pi-top’s new device is a modular programmable computer designed for maker projects
“What you’re really learning is the base skills,” he adds, with a gentle sideswipe at the flood of STEM toys now targeting parents’ wallets. “We want to teach you real skills. And we want you to be able to create projects that are real. That it’s not block-based coding. It’s not magnetized, clipped in this into that and all of a sudden you have something. It’s about teaching you how to really make things. And how the world actually works around you.”
The pi-top 4 starts at $199 for a foundation bundle which includes a Raspberry Pi 3B+,16GB SD card, power pack, along with a selection of sensors and add-on components for starter projects.
Additional educational bundles will also launch down the line, at a higher price, including more add ons, access to premium software and a full curriculum for educators to support budding makers, according to Lozano.
The startup has certainly come a long way from its founders’ first luridly green 3D printed laptop which caught our eye back in 2015. Today it employs more than 80 people globally, with offices in the UK, US and China, while its creative learning devices are in the hands of “hundreds of thousands” of schoolkids across more than 70 countries at this stage. And Lozano says they’re gunning to pass the million mark this year.
So while the ‘learn to code’ space has erupted into a riot of noise and color over the past half decade, with all sorts of connected playthings now competing for kids’ attention, and pestering parents with quasi-educational claims, pi-top has kept its head down and focused firmly on building a serious edtech business with STEM learning as its core focus, saving it from chasing fickle consumer fads, as Lozano tells it.
“Our relentless focus on real education is something that has differentiated us,” he responds, when asked how pi-top stands out in what’s now a very crowded marketplace. “The consumer market, as we’ve seen with other startups, it can be fickle. And trying to create a hit toy all the time — I’d rather leave that to Mattel… When you’re working with schools it’s not a fickle process.”
Part of that focus includes supporting educators to acquire the necessary skills themselves to be able to teach what’s always a fast-evolving area of study. So schools signing up to pi-top’s subscription product get support materials and guides, to help them create a maker space and understand all the ins and outs of the pi-top platform. It also provides a classroom management backend system that lets teachers track students’ progress.
“If you’re a teacher that has absolutely no experience in computer science or engineering or STEM based learning or making then you’re able to bring on the pi-top platform, learn with it and with your student, and when they’re ready they can create a computer science course — or something of that ilk — in their classroom,” says Lozano.
pi-top wants kids to use tech to tackle real-world problems
“As with all good things it takes time, and you need to build up a bank of experience. One of the things we’ve really focused on is giving teachers that ability to build up that bank of experience, through an after school club, or through a special lesson plan that they might do.
“For us it’s about augmenting that teacher and helping them become a great educator with tools and with resources. There’s some edtech stuff they want to replace the teacher — they want to make the teacher obsolete. I couldn’t disagree with that viewpoint more.”
“Why aren’t teachers just buying textbooks?” he adds. “It takes 24 months to publish a textbook. So how are you supposed to teach computer science with those technology-based skills with something that’s by design two years out of date?”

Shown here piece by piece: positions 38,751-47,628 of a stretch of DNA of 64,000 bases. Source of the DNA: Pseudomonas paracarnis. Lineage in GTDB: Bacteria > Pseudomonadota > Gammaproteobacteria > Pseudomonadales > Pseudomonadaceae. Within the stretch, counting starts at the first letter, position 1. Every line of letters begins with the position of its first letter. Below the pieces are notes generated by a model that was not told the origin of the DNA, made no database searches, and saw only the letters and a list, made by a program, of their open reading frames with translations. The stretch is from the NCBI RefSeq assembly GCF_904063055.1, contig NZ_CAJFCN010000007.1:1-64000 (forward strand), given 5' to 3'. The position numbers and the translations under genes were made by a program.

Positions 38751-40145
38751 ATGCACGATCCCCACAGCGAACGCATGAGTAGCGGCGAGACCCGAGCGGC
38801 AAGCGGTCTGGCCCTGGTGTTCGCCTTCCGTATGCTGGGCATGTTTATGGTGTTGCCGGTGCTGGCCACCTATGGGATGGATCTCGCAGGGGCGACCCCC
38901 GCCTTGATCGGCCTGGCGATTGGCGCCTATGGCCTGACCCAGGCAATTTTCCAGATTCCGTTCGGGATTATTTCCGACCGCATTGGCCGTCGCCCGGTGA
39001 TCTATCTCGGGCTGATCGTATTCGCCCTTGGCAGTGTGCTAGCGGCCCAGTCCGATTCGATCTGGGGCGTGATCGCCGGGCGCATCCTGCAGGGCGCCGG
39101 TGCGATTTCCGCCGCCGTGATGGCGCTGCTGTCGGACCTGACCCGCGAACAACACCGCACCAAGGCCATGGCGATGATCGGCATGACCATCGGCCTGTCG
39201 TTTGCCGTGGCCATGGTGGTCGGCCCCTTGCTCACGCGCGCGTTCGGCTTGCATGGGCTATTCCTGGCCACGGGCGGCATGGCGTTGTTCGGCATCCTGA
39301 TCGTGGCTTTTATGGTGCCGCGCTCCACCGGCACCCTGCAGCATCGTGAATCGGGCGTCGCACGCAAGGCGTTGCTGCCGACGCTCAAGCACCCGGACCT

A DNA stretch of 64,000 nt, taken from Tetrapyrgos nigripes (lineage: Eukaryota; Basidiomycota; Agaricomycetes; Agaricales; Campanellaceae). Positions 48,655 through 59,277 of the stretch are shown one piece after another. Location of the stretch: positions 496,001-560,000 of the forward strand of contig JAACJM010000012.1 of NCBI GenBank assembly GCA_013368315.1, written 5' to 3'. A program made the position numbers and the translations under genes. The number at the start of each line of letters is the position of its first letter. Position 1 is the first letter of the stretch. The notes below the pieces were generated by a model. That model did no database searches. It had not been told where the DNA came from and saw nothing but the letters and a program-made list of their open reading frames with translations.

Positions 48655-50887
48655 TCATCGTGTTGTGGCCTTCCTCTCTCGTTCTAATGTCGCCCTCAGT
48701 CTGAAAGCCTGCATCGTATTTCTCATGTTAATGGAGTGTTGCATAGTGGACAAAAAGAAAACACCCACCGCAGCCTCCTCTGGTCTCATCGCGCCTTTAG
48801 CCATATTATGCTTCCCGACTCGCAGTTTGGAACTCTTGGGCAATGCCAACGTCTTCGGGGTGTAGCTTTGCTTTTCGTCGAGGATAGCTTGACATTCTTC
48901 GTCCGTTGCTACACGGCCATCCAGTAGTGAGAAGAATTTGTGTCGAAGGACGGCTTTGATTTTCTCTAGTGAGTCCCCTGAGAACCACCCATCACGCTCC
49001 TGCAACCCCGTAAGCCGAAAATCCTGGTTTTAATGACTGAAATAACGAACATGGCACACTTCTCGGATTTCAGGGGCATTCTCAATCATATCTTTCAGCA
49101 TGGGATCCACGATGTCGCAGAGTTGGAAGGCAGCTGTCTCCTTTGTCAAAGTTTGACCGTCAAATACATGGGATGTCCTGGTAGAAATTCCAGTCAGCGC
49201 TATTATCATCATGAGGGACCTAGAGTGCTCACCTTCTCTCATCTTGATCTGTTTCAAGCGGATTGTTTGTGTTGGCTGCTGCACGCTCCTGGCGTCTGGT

Last summer pi-top took in $16M in Series B funding, led by existing founders Hambro Perks and Committed Capital. It’s been using the financing to bring pi-top 4 to market while also investing heavily in its team over the past 18 months — expanding in-house expertise in designing learning products and selling in to the education sector via a number of hires. Including the former director of learning at Apple, Dr William Rankin.
The founders’ philosophy is to combine academic expertise in education with “excellence in engineering”. “We want the learning experience to be something we’re 100% confident in,” says Lozano. “You can go into pi-top and immediately start learning with our lesson plans and the kind of framework that we provide.”
“[W]e’ve unabashedly focused on… education. It is the pedagogy,” he adds. “It is the learning outcome that you’re going to get when you use the pi-top. So one of the big changes over the last 18 months is we’ve hired a world class education team. We have over 100 years of pedagogical experience on the team now producing an enormous amount of — we call them learning experience designers.”
He reckons that focus will stand pi-top in good stead as more educators turn their attention to how to arm their pupils with the techie skills of the future.
“There’s loads of competition but now the schools are looking they’re [asking] who’s the team behind the education outcome that you’re selling me?” he suggests. “And you know what if you don’t have a really strong education team then you’re seeing schools and districts become a lot more picky — because there is so much choice. And again that’s something I’m really excited about. Everybody’s always trying to do a commercial brand partnership deal. That’s just not something that we’ve focused on and I do really think that was a smart choice on our end.”
Lozano is also excited about a video the team has produced to promote the new product — which strikes a hip, urban note as pi-top seeks to inspire the next generation of makers.
“We really enjoy working in the education sector and I really, really enjoy helping teachers and schools deliver inspirational content and learning outcomes to their students,” he adds. “It’s genuinely a great reason to wake up in the morning.”
from Pradodesign Intel announces an inside-out tracking camera for robotics and AR/VR hardware
Intel is showing off a new RealSense camera with a specific focus on enabling hardware-makers to help their products understand where they are in the world. The RealSense Tracking Camera T265 is designed to easily present robotics and AR/VR hardware with inside-out tracking tech.